As you can see, a significant portion of my everyday wardrobe was thrifted or purchased secondhand from a consignment shop or online retailer. If you want to hear my reasons for that, check out this post.

Never underestimate the power of secondhand shopping. If you're not near a good thrift or consignment shop, I recommend these online retailers:

Enter specific search terms to find exactly what you're looking for.

See other Inside an Ethical Wardrobe posts here

Inside an Ethical Wardrobe: Summer 2017

an ethical capsule wardrobe for summer,

Hey! I actually managed to photograph two seasons of wardrobe items in a row.

I actually wanted to do my first video now that I have a camera with recording capabilities, but I couldn't figure out how to get the sound going (maybe I need a microphone?), so photos it is.

As I always mention, I don't do capsule wardrobes because I'm a big believer in versatility and layering. My style is cohesive enough across seasons that a lot of basics, like t-shirts, can be worn year round. This, however, doesn't represent everything I own. I focused on the things I've actually been wearing throughout the summer and disregarded those aspirational items that don't suit my lifestyle.

I've linked to items that are currently available for purchase. This post contains some affiliate links.

an ethical capsule wardrobe for summer,
Left to Right: Thrifted Shorts | NeoThread Co. Tee | GlobeIn Hat | Mawu Lolo Suborsubor Sandals | Elegantees Giselle Top | Thrifted Skirt

New this season: Shorts, Tee, Sandals, Skirt

an ethical capsule wardrobe for summer,
Clockwise from Top Left: Everlane V-neck | United by Blue Tank | Thrifted | Everlane V-neck | Everlane Striped Crew | Logo Tee from Retreat Center (not ethical) | Thrifted Stripes (similar) | Everlane V-neck | Everlane Linen (similar) | Old Tee

New this season: Logo tee, bought to commemorate my time at my favorite retreat center

an ethical capsule wardrobe for summer,
Thrifted Skirt | Thrifted Shorts | Thrifted and Cropped Shorts | Krochet Kids Prescott Maxi Skirt

New this season: Skirts and one pair of shorts
  an ethical capsule wardrobe for summer,

New this season: Pyne & Smith Dress

an ethical capsule wardrobe for summer,

New this season: All items
   an ethical capsule wardrobe for summer,

New this season: Live the Give Tank and Songa Designs Sarong

Not shown: YSTR Jumpsuit, Vintage Sunflower Dress, Live the Give Vintage Tee, Wide Leg Cropped Jeans, Thrifted Denim Skirt

My Favorite Pieces: Deux Mains Sandals, Smockwalker Vintage Romper, Love Justly Kimono Jacket

What I Learned About Style This Season

I am a creature of habit and will almost always choose ease over a perfectly crafted outfit. Tees and simple accessories are the basis of my wardrobe, and I'm ok with that. I do like an interesting or unusual dress, though, and summer is the perfect time to wear printed and embroidered dresses. To my surprise, I haven't been as into skirts this year. I've been relying instead on wide cut pants that provide some airflow while allowing me to bend over, sit on the ground, and do whatever else I need to do at work.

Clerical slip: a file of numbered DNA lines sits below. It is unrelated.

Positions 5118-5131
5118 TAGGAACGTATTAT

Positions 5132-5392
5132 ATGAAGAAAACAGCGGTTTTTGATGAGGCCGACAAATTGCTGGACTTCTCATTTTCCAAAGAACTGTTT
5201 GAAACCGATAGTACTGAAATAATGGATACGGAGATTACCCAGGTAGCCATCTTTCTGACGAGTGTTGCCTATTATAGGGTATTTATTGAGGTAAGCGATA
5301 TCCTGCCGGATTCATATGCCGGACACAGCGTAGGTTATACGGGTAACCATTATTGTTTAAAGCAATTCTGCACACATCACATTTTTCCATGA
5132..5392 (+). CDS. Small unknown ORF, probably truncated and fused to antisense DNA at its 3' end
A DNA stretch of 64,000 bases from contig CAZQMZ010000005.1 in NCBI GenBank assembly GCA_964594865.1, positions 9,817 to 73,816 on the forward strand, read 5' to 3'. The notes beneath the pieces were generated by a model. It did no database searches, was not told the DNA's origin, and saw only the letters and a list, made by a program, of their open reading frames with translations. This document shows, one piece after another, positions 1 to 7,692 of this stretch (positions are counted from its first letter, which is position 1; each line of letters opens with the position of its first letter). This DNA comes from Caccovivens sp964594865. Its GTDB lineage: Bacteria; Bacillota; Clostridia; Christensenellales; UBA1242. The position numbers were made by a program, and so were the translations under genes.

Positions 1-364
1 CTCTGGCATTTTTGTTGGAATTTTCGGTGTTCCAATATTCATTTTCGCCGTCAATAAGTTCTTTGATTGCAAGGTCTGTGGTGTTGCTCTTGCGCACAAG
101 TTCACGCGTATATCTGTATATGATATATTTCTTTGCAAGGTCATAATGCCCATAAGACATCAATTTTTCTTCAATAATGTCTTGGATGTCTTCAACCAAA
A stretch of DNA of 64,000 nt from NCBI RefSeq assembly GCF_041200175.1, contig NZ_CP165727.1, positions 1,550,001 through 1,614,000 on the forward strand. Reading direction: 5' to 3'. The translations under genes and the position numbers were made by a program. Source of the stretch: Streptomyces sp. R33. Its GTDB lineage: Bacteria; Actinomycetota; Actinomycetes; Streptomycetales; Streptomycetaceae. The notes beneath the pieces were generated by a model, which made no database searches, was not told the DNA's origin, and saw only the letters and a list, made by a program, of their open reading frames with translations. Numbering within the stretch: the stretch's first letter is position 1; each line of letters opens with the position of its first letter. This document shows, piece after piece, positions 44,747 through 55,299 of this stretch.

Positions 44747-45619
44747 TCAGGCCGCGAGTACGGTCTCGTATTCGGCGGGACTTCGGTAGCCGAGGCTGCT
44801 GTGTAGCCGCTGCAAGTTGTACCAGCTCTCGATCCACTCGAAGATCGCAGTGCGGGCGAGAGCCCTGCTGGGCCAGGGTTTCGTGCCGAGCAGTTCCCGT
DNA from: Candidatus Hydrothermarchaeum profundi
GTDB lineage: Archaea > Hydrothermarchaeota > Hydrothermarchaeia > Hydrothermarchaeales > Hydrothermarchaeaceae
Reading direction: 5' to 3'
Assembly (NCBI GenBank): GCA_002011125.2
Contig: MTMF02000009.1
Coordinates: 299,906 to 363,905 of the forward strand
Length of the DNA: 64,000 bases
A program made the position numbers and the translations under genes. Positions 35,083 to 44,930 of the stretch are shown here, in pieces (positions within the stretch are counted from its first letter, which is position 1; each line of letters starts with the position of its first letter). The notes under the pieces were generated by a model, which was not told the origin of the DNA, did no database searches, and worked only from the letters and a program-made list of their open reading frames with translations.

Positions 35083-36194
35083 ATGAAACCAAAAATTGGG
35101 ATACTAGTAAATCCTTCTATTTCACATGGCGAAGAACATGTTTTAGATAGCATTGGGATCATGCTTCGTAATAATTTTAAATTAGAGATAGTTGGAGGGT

More than anything, I'm enjoying wearing sandals every single day.


See other seasons here. 

Back to Basics: An Ethical Capsule Wardrobe (Updated)


When it comes to basic wardrobe builders, we're not all going to have exactly the same list. The dress-inclined may need dresses, cropped sweaters, and tights, while the jeans-lover may prefer classic tees and boyfriend cardigans.

That being said, I think we can agree that most women want a dozen or so key pieces in their wardrobe to mix and match with the signature items that makes one's style truly personal. I searched through the archives and realized I'd never really offered a concise list of basics, so I thought I'd take the opportunity to provide some options today.

Think of this as an ethical capsule wardrobe that can serve as the jumping-off point to developing your personal style within the ethical marketplace. 

You don't need to hurry to replace the conventional items in your closet that you can still get some wear out of, but when you're ready, I hope this list will be helpful.

List updated 5/2019

An Ethical Capsule Wardrobe: 20 Essential Pieces


1. The Tee

Everlane | Pima cotton essentials in easy fits

Elegantees | Feminine tees in stretch cotton

American Giant | Classic, longer line v-necks, u-necks, and more

Miakoda | Easy lounge fits in soft sustainable fabrics

2. The LBD

Maven Women | Professional and classic fits for all body types

Everlane | Modern and minimalist cuts

Victoria Road | Feminine and embroidered pieces

3. The Jacket

ABLE | Americana, modern cuts

Eileen Fisher | Looser, longer cuts

Ode to Sunday | The perfect blend of tailored and drapey

4. The Jeans

Everlane | Made in a fair trade and sustainable factory in lots of classic cuts

ABLE | Made in a fair trade factory with more modern fits

Levi's Waterless | Sustainable processes, American classics

5. The Statement Skirt

People Tree | Beautiful, British

Ash & Rose | Flowy and feminine

Mata Traders | Vintage-inspired with hand done details

Mayamiko | Artisan fabrics and mod cuts

6. The Blazer

Everlane | Modern, menswear-inspired